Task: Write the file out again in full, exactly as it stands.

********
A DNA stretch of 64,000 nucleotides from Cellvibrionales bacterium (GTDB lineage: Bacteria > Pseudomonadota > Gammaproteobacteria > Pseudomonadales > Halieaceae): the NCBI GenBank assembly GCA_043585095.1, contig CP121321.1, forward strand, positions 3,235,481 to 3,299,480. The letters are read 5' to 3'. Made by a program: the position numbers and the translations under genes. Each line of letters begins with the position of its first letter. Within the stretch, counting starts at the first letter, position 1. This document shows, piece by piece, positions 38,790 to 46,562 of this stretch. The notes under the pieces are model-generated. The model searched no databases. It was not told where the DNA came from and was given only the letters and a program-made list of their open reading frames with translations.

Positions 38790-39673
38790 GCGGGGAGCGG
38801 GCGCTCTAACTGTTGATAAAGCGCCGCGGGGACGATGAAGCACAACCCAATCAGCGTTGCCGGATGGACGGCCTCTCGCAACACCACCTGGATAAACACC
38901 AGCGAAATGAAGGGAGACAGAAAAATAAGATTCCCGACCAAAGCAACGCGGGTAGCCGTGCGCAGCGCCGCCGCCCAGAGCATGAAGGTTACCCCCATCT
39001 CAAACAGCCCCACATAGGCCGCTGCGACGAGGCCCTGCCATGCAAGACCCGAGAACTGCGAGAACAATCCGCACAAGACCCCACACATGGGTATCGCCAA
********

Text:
A DNA stretch of 64,000 nucleotides from Cellvibrionales bacterium (GTDB lineage: Bacteria > Pseudomonadota > Gammaproteobacteria > Pseudomonadales > Halieaceae): the NCBI GenBank assembly GCA_043585095.1, contig CP121321.1, forward strand, positions 3,235,481 to 3,299,480. The letters are read 5' to 3'. Made by a program: the position numbers and the translations under genes. Each line of letters begins with the position of its first letter. Within the stretch, counting starts at the first letter, position 1. This document shows, piece by piece, positions 38,790 to 46,562 of this stretch. The notes under the pieces are model-generated. The model searched no databases. It was not told where the DNA came from and was given only the letters and a program-made list of their open reading frames with translations.

Positions 38790-39673
38790 GCGGGGAGCGG
38801 GCGCTCTAACTGTTGATAAAGCGCCGCGGGGACGATGAAGCACAACCCAATCAGCGTTGCCGGATGGACGGCCTCTCGCAACACCACCTGGATAAACACC
38901 AGCGAAATGAAGGGAGACAGAAAAATAAGATTCCCGACCAAAGCAACGCGGGTAGCCGTGCGCAGCGCCGCCGCCCAGAGCATGAAGGTTACCCCCATCT
39001 CAAACAGCCCCACATAGGCCGCTGCGACGAGGCCCTGCCATGCAAGACCCGAGAACTGCGAGAACAATCCGCACAAGACCCCACACATGGGTATCGCCAA